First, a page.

Bug 40222 - Default Tomcat configuration alows easy session hijacking
Summary: Default Tomcat configuration alows easy session hijacking
Status: RESOLVED DUPLICATE of bug 45255
Alias: None
Product: Tomcat 5
Classification: Unclassified
Component: Catalina (show other bugs)
Version: 5.0.15
Hardware: All All
: P2 enhancement (vote)
Target Milestone: ---
Assignee: Tomcat Developers Mailing List
Depends on:
Reported: 2006-08-09 13:39 UTC by Tomas Hulek
Modified: 2010-08-25 15:01 UTC (History)
1 user (show)


Note You need to log in before you can comment on or make changes to this bug.
Description Tomas Hulek 2006-08-09 13:39:52 UTC
Tomcat should not carry over a session id generated under HTTP do HTTPS
requests. After authentication, the session ID becomes THE secret password.

In reality, many standard servlets (including e.g. Apache MyFaces servlet)
return a session ID on the first request. After switch to SSL (with
authentication), the session ID is retained, thus allowing easy session hijacking.

In the ideal world the session should survive the switch from HTTP to HTTPS, but
the session ID must change upon switch to HTTPS.
Comment 1 Yoav Shapira 2006-12-26 06:45:59 UTC
Are you sure the same session is indeed carried over?  I thought we'd
implemented the opposite (new session when moving from HTTP to HTTPS), quite
purposefully for security, as far back as Tomcat 3.x.  See for example
Comment 2 Tomas Hulek 2006-12-26 11:31:47 UTC
(In reply to comment #1)
> Are you sure the same session is indeed carried over?  I thought we'd
> implemented the opposite (new session when moving from HTTP to HTTPS), quite
> purposefully for security, as far back as Tomcat 3.x.  See for example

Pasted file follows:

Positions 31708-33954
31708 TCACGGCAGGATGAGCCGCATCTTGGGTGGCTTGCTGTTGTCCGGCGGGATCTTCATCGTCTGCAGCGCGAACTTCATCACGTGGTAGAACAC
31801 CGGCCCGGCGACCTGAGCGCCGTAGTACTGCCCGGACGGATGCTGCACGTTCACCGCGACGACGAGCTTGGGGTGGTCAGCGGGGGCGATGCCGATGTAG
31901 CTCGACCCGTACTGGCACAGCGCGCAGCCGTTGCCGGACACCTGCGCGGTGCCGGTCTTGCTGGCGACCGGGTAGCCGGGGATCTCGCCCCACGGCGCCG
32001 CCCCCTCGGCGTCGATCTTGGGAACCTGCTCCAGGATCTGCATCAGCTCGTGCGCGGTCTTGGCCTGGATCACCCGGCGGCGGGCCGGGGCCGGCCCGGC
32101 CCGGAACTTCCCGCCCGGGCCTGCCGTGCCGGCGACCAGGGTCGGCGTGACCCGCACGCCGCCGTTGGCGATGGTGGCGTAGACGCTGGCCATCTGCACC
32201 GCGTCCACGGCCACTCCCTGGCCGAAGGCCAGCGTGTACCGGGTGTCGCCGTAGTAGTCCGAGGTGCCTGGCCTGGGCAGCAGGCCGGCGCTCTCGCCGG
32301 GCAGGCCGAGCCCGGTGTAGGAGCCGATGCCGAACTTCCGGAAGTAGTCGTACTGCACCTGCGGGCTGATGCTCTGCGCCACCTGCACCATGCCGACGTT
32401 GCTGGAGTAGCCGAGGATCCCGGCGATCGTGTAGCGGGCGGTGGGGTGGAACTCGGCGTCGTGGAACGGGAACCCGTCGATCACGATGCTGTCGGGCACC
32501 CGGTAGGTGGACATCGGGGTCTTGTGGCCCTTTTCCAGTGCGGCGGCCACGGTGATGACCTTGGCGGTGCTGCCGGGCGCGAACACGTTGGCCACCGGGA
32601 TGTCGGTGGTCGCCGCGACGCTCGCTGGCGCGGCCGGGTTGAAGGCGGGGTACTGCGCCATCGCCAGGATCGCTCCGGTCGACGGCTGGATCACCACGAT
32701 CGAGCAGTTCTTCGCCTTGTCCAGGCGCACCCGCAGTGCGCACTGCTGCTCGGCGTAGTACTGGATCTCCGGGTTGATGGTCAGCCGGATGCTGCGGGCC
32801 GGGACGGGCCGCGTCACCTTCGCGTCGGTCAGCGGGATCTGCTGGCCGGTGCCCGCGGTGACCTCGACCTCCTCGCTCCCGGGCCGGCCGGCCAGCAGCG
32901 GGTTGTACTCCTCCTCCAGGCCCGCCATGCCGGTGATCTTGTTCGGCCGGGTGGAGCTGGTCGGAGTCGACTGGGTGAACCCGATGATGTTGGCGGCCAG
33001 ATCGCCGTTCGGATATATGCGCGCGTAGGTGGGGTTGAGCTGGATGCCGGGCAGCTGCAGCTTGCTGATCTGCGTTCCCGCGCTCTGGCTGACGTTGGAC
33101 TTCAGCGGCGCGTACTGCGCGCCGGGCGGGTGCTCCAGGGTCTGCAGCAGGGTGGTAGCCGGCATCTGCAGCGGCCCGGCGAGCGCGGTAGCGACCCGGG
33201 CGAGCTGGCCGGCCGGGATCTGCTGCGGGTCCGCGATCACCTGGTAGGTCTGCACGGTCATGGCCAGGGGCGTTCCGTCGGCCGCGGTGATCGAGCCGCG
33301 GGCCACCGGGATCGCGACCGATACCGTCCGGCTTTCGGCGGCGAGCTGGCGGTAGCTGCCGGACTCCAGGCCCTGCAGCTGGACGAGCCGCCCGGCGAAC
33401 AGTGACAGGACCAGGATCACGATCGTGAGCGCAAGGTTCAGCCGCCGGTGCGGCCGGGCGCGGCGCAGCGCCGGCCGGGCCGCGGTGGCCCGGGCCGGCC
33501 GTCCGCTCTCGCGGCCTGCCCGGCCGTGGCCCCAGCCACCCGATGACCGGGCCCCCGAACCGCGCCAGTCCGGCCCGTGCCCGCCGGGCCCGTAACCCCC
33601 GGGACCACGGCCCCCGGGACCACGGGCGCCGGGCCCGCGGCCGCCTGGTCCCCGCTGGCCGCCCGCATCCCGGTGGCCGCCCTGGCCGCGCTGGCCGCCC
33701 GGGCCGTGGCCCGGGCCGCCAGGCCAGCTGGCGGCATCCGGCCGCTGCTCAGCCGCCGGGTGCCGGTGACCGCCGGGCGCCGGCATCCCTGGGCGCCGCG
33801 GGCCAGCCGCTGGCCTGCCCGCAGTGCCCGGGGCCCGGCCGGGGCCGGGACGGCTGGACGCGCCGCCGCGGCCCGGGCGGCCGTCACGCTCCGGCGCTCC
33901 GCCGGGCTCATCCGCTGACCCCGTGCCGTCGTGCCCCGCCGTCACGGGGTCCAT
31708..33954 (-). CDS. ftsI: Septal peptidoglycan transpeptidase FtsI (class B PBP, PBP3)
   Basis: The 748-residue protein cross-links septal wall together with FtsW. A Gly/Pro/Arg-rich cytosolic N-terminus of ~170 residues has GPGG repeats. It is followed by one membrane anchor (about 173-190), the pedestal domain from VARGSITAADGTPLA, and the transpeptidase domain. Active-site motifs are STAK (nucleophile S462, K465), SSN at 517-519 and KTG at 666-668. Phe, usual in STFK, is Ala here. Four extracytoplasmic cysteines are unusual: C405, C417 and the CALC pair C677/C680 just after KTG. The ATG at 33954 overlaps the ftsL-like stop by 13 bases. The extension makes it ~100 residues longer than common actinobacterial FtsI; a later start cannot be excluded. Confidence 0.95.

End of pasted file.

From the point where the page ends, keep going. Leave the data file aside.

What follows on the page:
Yes, I am sure. The problem can be demonstrated like this:

1) Using HTTP, go to an insecure page which assigns a JSESSIONID (eg. any JSF page)

2) Notice the JSESSIONID (which can be sniffed on the network by man-in-the-middle)

3) Go to an authenticated HTTPS page (eg. via form-based login). Look at the
"secure data".

The JSESSIONID is still the same!

4) From another computer, write the URL of the authenticated page including the
JSESSIOND obtained in step 2 above. Bingo - the hacker is in!

In order to circumvent the problem, we had to insert code into the login page
which invalidates previously assigned session, loosing all session info.

An easy fix in Tomcat would be to change (or append) the JSESSIONID upon
switching from HTTP to HTTPS. Switching from HTTPS to HTTP is already forbidden
as you mention, which is correct.

Comment 3 Chris Halstead 2007-01-11 10:46:35 UTC
I was able to easily replicate this on 5.5.20.

RE #1 - unless I'm misreading the referenced post, that discussion is about new
sessions being created when going https-->http, not the other way around.  
Comment 4 Tomas Hulek 2007-01-12 00:37:49 UTC
NO, the problem is that the SessionID, when switching from HTTP to HTTPS remains
the same!!!

I believe this is a serious security issue and should be dealt with.

The attack scenario again:

1) A HTTP page assigns a SessionID

2) Man-in-the-Middle notices the SessionID

3) Upon switch to HTTPS, the SesssionID remains the same. After login to HTTPS
secure area the man-in-the-middle is able access all HTTPS pages just using the
SessionID obtained.
Comment 5 Remy Maucherat 2007-01-12 04:33:44 UTC
The session id as defined by the specification can be used by the user for a
variety of things, or can be pretty much set in stone due to other factors
(session clustering, persistent storage). So I'd suggest calming down and
relaxing, because this is not going to be fixed.

The proprietary solution (which could be enabled using a valve) is to expire the
session and create a new one with a different session id, and as a convenience,
Tomcat could copy over some of the session data. Feel free to submit such a
valve if you'd like to.
Comment 6 Mark Thomas 2007-01-20 18:09:52 UTC
Marking this as an enhancement and awaiting a patch for review.
Comment 7 Mark Thomas 2010-08-25 15:01:58 UTC
Tomcat now provides an option to change the session ID on authentication. This should address the concerns raised here.

*** This bug has been marked as a duplicate of bug 45255 ***